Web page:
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Zelda Curtis was born in December 1923 to Ada and Manny Brown, eastern European Jewish immigrants. She was raised in Islington, north London, joined the Communist Party during the second world war and served with the WAAF. She married Gerry Curtis in 1944 and they settled in Finchley, becoming involved with Unity Theatre.
As managing editor of Labour Monthly under Rajani Palme Dutt, she introduced a culture section and encouraged young writers. She was involved in the National Assembly of Women during its early years and worked on both the Daily Worker and Morning Star.
On the outbreak of war she was evacuated to Somerset, where she came in contact with the Workers' Education Association; she joined the Communist Party, and later served in the WAAF.
Through the 1970s she worked at fund-raising for the Morning Star, with a daily printed declaration warning that the failure to raise a few thousand pounds would lead to the paper's demise.
Late in life, Zelda became active in CND, Anti-Apartheid and the NUJ, the Women's Liberation Movement, War on Want, and subsequently in the pensioners’ movement, in which she was known as "Zelda the Elder".
Her husband died in 1983 and she was diagnosed with Parkinson's. By now she was working with Pensioners Link and she went on to form the Association of Greater London Older Women. She was co-opted to the Greater London Council Women's Committee and served on Islington Women's Committee.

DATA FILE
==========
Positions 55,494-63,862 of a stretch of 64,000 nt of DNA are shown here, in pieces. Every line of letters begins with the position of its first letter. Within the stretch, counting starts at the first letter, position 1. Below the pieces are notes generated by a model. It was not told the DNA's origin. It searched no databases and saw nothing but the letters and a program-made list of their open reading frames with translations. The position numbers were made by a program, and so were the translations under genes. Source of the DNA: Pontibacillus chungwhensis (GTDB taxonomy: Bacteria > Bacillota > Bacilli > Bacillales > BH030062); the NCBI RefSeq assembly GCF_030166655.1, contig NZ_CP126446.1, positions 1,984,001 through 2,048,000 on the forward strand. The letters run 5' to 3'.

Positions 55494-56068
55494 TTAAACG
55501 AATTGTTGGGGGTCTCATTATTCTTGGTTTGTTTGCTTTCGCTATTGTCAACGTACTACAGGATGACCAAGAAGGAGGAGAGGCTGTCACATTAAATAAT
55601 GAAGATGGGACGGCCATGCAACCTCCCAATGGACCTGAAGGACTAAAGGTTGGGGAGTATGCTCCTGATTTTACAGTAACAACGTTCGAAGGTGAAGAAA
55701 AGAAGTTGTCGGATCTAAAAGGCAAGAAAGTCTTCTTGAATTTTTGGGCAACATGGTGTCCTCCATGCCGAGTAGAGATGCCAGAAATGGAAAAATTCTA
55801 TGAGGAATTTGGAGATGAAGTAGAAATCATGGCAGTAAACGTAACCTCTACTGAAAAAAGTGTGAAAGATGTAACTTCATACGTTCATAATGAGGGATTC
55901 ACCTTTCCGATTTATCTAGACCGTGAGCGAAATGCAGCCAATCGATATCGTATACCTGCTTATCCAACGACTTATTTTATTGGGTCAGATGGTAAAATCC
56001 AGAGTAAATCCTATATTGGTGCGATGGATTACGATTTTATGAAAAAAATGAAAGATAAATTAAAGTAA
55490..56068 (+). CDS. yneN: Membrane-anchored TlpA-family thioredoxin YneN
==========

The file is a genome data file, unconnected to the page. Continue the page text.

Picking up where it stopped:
This all reinforced a growing tendency in her to avoid militant Marxism and she became strongly supportive of the revisionist EC during the internal battles of the CPGB in the 1980s.
At the age of 71, she made a Channel 4 documentary about the Gray Panthers movement in the US, produced extensive writings on Feminism and Sex, admitting in the Guardian in September 2001 to still having an active sex life at 78! Her late life partner was fellow ex-Communist and supporter of Democratic Left, former electrician, Stan Davison. Zelda died aged 89 on31st January 2012.
Sources: Various including The Guardian February 5th 2012; The Independent 11th February 2012